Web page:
> Frank da Cruz wrote:
> > When RFC2066 first appeared we wrote a detailed commentary on it which
> > was ignored, as most comments on RFCs are.
> > I can elaborate if anybody is interested.
> Please do.
I was afraid somebody would say that. And now I remember that each time
this comes up and I search for the document I wrote, I can't find it --
which is a shame, because it was pretty good :-) However, to summarize
(a) Telnet sessions are seen through a terminal emulator that STILL
must use ISO 2022 for character-set designation and invocation;
(b) Terminal emulators require character sets to have certain
structures, e.g. ISO 4873, which does not seem to concern the
writers of RFC2066, who allow any "charsets" registered in IANA.
(c) When you allow any bizarre character set to be registered, the two
Telnet partners have an ever-diminishing chance of recognizing
each other's character sets;
(d) The Telnet server has absolutely no idea of what character set is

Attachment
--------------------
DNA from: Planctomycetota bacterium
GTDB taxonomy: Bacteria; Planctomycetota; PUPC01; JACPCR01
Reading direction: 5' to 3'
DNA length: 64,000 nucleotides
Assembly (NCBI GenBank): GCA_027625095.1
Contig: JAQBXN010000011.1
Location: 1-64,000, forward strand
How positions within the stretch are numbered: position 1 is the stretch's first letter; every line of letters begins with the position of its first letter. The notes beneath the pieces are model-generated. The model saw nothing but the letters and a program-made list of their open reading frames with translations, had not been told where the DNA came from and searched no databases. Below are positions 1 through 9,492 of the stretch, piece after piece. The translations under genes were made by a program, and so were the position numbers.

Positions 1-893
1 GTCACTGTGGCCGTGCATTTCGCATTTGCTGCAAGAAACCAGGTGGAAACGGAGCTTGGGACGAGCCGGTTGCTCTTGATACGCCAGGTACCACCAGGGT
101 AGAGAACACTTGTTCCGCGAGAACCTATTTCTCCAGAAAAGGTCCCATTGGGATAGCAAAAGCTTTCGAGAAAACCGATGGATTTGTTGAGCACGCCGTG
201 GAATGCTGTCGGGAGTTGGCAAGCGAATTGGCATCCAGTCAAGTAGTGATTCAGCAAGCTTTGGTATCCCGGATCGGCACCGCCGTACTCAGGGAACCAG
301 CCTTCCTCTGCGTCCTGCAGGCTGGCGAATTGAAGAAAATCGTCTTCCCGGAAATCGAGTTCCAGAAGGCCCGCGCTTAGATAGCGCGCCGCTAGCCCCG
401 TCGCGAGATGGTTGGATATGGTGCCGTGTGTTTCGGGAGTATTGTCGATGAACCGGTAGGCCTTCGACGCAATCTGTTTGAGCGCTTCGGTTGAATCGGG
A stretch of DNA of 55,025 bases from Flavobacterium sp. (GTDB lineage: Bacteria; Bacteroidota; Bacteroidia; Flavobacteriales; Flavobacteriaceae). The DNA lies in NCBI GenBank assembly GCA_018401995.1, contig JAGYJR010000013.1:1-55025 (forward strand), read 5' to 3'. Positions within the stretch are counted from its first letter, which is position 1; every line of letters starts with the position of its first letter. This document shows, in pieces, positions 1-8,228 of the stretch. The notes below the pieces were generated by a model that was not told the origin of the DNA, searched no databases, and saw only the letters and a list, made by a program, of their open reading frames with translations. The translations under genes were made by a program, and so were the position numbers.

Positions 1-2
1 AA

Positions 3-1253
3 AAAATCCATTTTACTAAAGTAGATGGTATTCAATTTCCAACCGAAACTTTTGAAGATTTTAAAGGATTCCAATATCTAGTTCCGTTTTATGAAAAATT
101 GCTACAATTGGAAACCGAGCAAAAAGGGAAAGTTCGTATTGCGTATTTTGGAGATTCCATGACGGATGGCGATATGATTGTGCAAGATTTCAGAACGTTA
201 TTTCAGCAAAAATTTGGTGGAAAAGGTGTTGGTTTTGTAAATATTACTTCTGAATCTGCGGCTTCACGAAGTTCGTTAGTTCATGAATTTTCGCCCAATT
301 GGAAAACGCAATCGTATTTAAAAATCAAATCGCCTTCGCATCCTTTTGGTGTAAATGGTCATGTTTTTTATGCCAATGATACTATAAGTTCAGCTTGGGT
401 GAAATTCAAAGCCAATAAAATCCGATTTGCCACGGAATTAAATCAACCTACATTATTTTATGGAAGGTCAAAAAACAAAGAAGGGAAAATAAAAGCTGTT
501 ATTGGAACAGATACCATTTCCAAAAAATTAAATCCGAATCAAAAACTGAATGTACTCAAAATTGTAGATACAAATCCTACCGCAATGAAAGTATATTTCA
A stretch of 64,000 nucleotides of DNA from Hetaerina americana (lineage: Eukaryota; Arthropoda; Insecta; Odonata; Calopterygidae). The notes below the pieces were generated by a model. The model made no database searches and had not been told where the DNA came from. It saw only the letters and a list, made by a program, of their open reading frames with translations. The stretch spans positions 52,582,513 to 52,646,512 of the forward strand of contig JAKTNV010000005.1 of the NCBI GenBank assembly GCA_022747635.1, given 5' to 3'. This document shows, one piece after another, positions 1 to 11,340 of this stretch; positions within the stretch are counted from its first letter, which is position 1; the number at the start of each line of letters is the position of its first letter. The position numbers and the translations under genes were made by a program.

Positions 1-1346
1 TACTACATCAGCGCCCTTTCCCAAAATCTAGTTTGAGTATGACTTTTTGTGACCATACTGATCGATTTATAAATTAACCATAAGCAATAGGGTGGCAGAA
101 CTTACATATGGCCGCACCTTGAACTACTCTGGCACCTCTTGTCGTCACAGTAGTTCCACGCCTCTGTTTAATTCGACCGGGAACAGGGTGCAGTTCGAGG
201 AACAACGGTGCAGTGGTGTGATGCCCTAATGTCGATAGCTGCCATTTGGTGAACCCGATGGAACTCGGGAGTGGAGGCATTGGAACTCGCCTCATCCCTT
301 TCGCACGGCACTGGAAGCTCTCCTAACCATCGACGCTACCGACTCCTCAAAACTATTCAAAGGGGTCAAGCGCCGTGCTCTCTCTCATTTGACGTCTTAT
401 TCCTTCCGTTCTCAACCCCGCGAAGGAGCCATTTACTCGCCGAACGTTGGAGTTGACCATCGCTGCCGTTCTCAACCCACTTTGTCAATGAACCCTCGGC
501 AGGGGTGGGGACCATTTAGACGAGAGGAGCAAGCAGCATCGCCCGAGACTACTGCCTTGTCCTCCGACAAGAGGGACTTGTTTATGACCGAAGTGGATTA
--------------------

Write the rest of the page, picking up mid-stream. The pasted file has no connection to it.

being viewed at any particular moment, so how can this scheme
possibly work to begin with?
Just imagine an everyday scenario. I am using a real VT220 to connect to a
Linux system, and Telnetting from there to VMS, where I am running an
application that uses ISO 2022 to switch character sets on my terminal
between Latin-1 (DEC Multinational) and DEC Special (line and box drawing).
How can the telnet client and server possibly know what is going on and be
of any assistance whatsoever? It can't. However, it definitely can get in
the way if it tries.
Now suppose I'm not using an actual VT220, but (say) a Windows-based VT220
emulator. Now I want to transfer a file from Windows, through Linux, to VMS.
Do I want Telnet translating characters for me? I certainly do not! This
would totally block file transfers by wrecking the packets. This applies
equally to Kermit, Zmodem, Ymodem, Xmodem, and any other error-checked file
I sincerely hope that RFC2066 has not been implemented anywhere.
This archive was generated by hypermail 2.1.2 : Tue Jul 10 2001 - 17:20:58 EDT